For more than a decade, The New Criterion has devoted a large portion of its April issue to poetry, offering both an expanded section of verse (we are particularly proud of “More Like the Stars,” Christian Wiman’s haunting meditation on mortality) and a clutch of reviews and essays on poets and their art.
There are many reasons that we devote special attention to poetry, beginning with the centrality of the art in the patrimony of human culture. Whether poetry continues to occupy a central position—or even a position of importance—in the hurly-burly of contemporary culture is an interesting, and doubtless an open, question. To be sure, every teacher, and probably most parents, “approve” of poetry (if not necessarily of poets). Poetry is one of those certified “good things” of which one is naturally in favor. But approval does not entail acquaintance, let alone mastery. Nor does it entail the vitality of the thing approved. An interesting history might be written of those human activities that, from the point of view of established taste, have made the journey from urgent requirement through commendable accomplishment to respectable curiosity. It pains us to acknowledge that poetry would probably merit a place in that melancholy narrative.
We hasten to add, however, that the same might be said for much traditional cultural endeavor—much, that is to say, that figures centrally in the concerns of The New Criterion. We devote significant attention to poetry not because of its ranking on the bourse of cultural popularity but because of its intrinsic power and deep roots in the story of humanity’s adventure in time. We live at a moment when many of the institutions traditionally entrusted to safeguard and transmit that power have passed on to other, more demotic entertainments. One marker of that passage is velocity. Woody Allen once quipped that he took a speed-reading course and was able to get through War and Peace in ten minutes. “It’s about Russia,” he deadpanned.
One of poetry’s great gifts is to offer us lessons in slow reading. By resisting the intelligence “almost successfully,” as Wallace Stevens put it, poetry trips us up, slows us down, makes us pause to consider, to deliberate, to savor. The resistance is as important as the ultimate success. Sometimes, indeed, it is the success. The cognitive friction that poetry involves is especially valuable at a time when speed is king. The risible idea of reading War and Peace in ten minutes underscores the philistinism of confusing reading with the acquisition of information. In “Burnt Norton,” the first of his Four Quartets, T. S. Eliot lamented being “distracted by distraction from distraction.” That was before the term “sound bite” had been coined, before the internet and its proliferating goads to the inattentive attentions of the instantaneous: to email, Facebook, Instagram, and Twitter. In New Grub Street (1891), George Gissing satirizes the journalistic mores of his time. Toward the end of the novel, a few characters are discussing a new publication designed to appeal to “the quarter educated, the young men and women who can just read, but are incapable of sustained attention.” Its working title is Chat, but that is too weighty. In order to succeed, it needs to be rebaptized. “Chat doesn’t attract anyone, but Chit-Chat would sell like hot cakes.” The contents would be true to the title: “No article in the paper is to measure more than two inches in length, and every inch must be broken into at least two paragraphs.” Twitter, weighing in with a maximum of 140 characters per Tweet, further perfects this dream.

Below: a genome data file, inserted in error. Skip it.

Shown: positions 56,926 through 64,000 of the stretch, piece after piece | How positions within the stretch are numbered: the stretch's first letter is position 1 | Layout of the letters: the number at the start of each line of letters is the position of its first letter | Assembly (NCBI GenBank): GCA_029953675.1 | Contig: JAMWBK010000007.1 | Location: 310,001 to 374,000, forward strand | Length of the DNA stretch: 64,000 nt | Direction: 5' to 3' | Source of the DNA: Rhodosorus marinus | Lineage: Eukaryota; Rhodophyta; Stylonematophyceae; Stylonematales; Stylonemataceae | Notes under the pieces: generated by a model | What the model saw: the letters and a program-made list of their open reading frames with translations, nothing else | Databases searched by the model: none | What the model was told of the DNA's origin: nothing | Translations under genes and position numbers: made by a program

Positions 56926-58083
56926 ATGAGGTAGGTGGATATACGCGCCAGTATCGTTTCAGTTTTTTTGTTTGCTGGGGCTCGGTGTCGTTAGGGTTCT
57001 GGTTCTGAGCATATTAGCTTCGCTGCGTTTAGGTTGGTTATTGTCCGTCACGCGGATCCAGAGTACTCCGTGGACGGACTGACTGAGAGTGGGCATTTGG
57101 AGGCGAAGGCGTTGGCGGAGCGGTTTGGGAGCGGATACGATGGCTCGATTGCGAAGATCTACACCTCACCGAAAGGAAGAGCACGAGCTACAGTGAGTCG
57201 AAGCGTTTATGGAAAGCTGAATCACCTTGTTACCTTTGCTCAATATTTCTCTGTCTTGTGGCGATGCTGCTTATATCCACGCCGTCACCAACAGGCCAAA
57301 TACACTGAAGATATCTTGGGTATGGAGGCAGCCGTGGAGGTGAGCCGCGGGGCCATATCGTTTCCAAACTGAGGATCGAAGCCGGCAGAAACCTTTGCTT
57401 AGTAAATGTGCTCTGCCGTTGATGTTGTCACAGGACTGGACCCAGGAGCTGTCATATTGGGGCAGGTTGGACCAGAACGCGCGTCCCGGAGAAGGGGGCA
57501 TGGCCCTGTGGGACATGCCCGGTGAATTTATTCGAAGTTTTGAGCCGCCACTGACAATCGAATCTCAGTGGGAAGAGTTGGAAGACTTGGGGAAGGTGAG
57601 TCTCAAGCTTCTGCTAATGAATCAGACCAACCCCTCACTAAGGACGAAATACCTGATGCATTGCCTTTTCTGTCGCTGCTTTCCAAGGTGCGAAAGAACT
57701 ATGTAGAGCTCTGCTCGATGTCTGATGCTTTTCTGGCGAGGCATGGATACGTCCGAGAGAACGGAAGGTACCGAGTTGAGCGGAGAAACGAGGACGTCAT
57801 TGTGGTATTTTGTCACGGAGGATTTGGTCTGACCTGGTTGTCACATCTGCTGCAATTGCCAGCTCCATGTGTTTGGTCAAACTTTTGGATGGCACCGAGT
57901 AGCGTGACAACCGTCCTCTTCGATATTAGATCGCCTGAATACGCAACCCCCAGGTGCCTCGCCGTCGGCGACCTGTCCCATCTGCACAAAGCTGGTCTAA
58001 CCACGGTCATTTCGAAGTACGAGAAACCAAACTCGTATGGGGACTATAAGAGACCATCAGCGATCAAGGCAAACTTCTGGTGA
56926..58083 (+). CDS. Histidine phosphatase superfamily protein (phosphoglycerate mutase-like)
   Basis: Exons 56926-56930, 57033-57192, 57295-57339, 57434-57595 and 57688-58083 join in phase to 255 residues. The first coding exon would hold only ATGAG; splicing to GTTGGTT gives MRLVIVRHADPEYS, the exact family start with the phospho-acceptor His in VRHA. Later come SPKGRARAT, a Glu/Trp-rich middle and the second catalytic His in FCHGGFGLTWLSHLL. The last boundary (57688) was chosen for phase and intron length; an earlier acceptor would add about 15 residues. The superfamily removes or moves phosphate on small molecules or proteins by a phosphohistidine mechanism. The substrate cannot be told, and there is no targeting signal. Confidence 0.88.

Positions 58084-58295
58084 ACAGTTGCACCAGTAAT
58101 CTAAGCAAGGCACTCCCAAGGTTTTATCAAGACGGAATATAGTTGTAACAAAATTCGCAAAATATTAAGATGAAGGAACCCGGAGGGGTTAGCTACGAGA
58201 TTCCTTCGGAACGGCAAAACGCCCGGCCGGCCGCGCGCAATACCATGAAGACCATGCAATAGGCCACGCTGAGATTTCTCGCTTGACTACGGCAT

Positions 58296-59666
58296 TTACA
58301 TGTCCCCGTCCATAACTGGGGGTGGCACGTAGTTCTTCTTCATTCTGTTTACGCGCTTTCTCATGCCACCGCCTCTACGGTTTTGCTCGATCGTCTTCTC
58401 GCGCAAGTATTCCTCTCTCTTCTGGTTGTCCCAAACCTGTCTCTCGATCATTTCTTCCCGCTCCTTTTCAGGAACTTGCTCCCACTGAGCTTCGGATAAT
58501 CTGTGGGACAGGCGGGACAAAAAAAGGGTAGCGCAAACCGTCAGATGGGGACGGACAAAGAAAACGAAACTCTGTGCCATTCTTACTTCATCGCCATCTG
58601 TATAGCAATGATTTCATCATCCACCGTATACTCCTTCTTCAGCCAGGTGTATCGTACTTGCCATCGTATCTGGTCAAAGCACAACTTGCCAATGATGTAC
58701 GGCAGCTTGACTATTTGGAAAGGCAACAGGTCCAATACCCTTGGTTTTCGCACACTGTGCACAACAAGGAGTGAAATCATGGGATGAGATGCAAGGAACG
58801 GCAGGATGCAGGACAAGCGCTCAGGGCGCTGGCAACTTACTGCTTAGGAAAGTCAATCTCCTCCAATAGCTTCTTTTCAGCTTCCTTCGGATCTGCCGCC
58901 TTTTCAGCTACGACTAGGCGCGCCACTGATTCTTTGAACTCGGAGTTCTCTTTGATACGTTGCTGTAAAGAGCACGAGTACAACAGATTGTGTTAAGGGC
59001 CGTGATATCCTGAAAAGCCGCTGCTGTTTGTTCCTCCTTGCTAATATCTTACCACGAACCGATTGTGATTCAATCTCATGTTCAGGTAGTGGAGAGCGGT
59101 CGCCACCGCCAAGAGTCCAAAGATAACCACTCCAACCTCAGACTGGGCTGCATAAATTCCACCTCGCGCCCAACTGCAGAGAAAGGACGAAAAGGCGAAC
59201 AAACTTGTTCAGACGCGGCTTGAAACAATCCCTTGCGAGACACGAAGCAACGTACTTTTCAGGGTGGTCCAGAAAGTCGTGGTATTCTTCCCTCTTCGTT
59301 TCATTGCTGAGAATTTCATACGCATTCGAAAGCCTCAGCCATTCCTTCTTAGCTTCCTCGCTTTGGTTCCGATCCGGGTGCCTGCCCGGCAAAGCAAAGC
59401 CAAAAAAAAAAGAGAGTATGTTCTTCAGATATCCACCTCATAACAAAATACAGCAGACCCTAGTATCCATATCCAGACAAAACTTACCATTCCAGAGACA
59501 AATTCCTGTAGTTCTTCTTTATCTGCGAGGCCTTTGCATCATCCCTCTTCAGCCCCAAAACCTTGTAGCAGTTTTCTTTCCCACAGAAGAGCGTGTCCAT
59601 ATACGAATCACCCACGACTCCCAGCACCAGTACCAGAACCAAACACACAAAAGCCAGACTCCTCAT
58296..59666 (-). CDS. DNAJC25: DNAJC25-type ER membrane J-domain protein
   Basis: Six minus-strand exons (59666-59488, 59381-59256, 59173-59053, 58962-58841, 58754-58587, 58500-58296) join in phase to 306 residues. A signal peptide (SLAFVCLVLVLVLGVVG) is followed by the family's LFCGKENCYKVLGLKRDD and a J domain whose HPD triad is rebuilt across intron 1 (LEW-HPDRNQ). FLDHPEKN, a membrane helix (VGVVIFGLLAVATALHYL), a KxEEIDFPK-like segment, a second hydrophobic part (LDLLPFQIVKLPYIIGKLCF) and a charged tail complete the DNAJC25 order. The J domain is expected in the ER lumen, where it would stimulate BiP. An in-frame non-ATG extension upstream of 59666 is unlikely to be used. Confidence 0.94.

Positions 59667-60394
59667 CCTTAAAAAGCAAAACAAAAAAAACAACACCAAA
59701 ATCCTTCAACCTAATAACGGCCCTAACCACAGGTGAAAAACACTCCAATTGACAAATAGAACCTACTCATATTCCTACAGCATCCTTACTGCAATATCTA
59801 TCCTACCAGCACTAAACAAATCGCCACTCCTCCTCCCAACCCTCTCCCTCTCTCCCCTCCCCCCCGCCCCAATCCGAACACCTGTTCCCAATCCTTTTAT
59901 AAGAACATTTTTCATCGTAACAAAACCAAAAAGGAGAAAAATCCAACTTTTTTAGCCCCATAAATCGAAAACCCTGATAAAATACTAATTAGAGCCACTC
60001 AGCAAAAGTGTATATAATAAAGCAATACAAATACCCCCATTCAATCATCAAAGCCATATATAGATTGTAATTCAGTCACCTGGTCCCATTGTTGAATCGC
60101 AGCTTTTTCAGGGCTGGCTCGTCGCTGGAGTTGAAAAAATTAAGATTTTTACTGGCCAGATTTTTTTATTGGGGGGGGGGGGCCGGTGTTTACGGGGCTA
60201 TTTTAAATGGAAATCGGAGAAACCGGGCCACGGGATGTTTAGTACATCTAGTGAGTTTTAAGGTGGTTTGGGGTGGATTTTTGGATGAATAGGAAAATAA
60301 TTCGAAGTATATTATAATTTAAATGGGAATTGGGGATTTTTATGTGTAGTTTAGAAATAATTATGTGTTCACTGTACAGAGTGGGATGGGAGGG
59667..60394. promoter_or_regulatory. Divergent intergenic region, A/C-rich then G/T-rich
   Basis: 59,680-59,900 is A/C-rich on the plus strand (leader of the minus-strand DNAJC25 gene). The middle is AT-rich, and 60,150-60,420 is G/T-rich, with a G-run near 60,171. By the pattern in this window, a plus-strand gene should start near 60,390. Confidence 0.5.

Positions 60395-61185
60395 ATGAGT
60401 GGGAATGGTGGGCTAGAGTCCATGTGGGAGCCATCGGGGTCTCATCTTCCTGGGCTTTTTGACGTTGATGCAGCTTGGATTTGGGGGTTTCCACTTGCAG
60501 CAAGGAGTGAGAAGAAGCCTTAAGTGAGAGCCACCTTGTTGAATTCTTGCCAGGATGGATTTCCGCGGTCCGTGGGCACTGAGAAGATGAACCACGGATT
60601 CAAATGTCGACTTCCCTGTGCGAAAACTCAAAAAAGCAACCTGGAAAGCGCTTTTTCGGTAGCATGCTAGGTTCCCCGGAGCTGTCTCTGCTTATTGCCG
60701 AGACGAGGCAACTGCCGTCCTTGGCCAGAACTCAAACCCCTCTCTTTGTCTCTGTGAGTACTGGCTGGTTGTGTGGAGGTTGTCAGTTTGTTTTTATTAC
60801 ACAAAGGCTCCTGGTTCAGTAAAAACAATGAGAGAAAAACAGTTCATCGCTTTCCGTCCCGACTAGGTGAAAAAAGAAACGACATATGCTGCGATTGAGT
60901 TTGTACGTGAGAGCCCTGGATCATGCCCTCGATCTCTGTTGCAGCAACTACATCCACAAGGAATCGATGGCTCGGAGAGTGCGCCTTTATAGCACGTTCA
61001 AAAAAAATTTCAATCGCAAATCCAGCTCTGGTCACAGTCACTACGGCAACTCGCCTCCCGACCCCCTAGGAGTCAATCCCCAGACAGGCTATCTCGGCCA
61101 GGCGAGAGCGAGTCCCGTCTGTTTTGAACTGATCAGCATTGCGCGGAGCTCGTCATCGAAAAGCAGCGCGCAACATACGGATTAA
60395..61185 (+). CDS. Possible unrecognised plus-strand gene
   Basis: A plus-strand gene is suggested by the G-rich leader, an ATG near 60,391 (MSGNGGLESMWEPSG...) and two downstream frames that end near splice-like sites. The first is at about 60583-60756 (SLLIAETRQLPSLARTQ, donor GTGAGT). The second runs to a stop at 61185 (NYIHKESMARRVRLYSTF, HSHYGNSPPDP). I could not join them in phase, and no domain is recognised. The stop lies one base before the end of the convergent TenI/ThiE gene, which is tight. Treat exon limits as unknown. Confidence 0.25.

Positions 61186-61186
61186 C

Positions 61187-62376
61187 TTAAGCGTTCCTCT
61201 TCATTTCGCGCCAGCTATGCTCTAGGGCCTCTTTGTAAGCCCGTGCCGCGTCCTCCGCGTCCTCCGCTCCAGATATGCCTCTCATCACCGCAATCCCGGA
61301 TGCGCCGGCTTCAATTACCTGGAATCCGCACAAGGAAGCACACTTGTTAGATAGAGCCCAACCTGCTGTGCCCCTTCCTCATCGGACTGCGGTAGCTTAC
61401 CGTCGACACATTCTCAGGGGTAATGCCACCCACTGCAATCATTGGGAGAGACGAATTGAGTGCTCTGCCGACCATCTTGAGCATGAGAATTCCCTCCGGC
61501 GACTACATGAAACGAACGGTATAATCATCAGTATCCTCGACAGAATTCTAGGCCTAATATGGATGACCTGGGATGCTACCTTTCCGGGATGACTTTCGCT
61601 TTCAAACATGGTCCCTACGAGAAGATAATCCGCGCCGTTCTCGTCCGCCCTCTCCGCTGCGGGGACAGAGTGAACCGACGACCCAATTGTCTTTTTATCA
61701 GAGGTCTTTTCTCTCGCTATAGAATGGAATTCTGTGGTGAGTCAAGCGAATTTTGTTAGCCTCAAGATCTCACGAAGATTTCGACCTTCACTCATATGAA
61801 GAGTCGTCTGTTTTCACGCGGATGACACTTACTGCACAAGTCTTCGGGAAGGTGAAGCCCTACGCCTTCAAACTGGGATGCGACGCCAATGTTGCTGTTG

It may be worth noting that poetry, like all human activities, is susceptible to perversion. There are contemporary “schools” or movements of poetry that endeavor to exploit, rather than resist, the aimless detritus of our digital cacophony, glorying in new variations of the aleatory. But there is also “music” indistinguishable from tribal grunting. Back in 2011, The New York Times, that reliable chameleon on the motley of the moment, breathlessly reported that “there’s evidence that the literary flowering of Twitter may actually be taking place. The Twitter haiku movement—‘twaiku’ to its initiates—is well under way.” We don’t doubt it. But while such phenomena may provide employment for sociologists, anthropologists, and specialists in mental and psychological incapacity, they have little to tell us, except by way of contrast, about poetry in any vital sense.